Dubai’s Emirates Airline is in advanced talks with Boeing to order up to 100 long-haul aircraft worth around $30bn, in what would be the US planemaker’s largest ever order, it was reported.
Last month, Boeing revealed the Gulf carrier was actively involved in the designing of Boeing’s new 777 model
Marty Bentrott, Boeing’s vice president of sales in the Middle East, Russia and Central Asia, said the US planemaker was “actively engaged with Emirates on the next generation 777 and as the largest 777 customer in the world, they deserve our focus and our attention.”
Emirates president Tim Clark confirmed to Financial Times newspaper talks were underway: “We are in a relatively advanced stage of commercial negotiations . . . I think whatever happens there will be a substantive order for the new 777.”
The report claimed the Dubai carrier was evaluating an order for between 100 and 175 of 777X aircraft and also versions of the 777-8X and 777-9X, which can carry up to 400 passengers.
With the deal set to be worth more than $30bn, it will be Boeing’s largest ever order, beating the $22.4bn record set by the Indonesian low-cost carrier Lion Air.
The Dubai carrier currently has 194 aircraft in services, 184 on order and options on an additional 100.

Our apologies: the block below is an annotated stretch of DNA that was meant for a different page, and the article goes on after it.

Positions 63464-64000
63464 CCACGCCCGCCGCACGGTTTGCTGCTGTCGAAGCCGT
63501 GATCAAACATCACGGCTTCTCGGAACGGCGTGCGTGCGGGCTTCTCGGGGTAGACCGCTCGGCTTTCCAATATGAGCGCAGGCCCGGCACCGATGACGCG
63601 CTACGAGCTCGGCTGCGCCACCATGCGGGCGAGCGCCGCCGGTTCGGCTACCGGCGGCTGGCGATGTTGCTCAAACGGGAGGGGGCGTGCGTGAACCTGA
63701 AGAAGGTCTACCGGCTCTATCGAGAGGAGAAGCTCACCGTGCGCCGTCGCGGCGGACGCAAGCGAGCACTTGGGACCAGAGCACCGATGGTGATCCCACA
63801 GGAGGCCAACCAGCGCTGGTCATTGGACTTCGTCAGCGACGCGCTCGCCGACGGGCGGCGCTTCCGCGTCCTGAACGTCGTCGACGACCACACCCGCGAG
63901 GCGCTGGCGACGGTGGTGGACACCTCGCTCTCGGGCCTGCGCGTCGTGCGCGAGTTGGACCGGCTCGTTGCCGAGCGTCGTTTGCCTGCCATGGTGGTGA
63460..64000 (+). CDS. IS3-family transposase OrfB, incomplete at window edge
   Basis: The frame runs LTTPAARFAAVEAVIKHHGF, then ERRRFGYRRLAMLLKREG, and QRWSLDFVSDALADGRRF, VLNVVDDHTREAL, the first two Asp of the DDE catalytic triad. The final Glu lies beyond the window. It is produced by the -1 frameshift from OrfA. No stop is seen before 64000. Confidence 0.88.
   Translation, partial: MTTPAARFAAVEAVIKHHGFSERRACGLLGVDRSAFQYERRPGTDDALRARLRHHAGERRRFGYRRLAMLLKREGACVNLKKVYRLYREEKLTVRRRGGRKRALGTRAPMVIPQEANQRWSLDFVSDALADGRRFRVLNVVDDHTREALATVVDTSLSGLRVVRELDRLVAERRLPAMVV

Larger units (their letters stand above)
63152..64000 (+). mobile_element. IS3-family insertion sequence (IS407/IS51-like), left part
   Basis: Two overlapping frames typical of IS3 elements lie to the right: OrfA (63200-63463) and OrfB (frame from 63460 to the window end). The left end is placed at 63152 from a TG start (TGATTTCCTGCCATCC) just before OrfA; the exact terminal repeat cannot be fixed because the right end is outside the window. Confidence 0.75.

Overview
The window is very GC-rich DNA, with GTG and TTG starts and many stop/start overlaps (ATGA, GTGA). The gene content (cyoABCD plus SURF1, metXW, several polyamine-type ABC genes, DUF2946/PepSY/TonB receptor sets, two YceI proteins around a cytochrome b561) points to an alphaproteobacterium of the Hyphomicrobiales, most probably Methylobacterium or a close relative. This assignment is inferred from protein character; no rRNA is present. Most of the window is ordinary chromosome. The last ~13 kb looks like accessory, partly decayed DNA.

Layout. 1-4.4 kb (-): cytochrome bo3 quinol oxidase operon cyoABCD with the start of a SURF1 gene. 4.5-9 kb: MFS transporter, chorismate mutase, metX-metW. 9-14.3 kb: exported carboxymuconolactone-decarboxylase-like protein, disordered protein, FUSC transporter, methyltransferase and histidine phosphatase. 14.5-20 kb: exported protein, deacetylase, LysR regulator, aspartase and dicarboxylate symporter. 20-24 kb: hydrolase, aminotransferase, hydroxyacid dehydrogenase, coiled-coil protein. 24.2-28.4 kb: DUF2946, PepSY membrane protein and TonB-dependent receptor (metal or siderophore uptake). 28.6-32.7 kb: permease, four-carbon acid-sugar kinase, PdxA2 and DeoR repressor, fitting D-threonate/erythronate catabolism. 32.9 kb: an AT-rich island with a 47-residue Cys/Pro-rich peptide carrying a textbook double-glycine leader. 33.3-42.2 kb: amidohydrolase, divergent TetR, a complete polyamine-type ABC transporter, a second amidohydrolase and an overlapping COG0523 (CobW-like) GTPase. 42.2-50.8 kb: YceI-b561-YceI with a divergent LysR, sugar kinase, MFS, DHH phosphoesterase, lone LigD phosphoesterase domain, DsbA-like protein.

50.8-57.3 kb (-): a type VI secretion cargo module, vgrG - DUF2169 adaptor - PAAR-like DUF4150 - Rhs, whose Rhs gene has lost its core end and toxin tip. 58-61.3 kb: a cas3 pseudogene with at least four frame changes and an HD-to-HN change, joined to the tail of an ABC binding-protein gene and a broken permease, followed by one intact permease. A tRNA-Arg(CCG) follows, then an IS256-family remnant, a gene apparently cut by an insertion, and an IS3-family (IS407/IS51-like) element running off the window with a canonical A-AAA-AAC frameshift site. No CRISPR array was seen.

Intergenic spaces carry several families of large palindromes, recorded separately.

In addition to the 777, Emirates is also considering placing an order with Airbus for its A380 superjumbo and the new A350 aircraft, the FT added.
The Emirates order would be a boost for Airbus as the French planemaker is currently reviewing its A380 superjumbo after a slump in orders and has not ruled out shaving output of the world's largest jetliner while waiting for the economy to come to its rescue.
Despite aggressive marketing, sales of the 525-seat double-decker are running at idle as in tough times many airlines are focusing on narrower, lighter, two-engined models, including Airbus's own A350.
"For me, there will always be a market for a 500-plus seater," said Clark told Reuters earlier this month. The airline has ordered a total of 90 A380s.
"The last thing we want is to see the A380 marginalised," Clark said. It may, however, give the Dubai carrier a significant say in how the A380 will evolve, particularly whether the world's biggest passenger jet will get even bigger.
"We have always been an advocate of stretching the airplane," he said. "We have 37 in operation today, and on most routes a bigger plane would work quite nicely."
Airbus shelved its original plans for a second A380 version with 100 more seats when it became clear that the aircraft was not selling as quickly as it would have liked.
Emirates, Airbus and Boeing have not commented on the reports, but it is anticipated the orders will be made at the Dubai Airshow in November.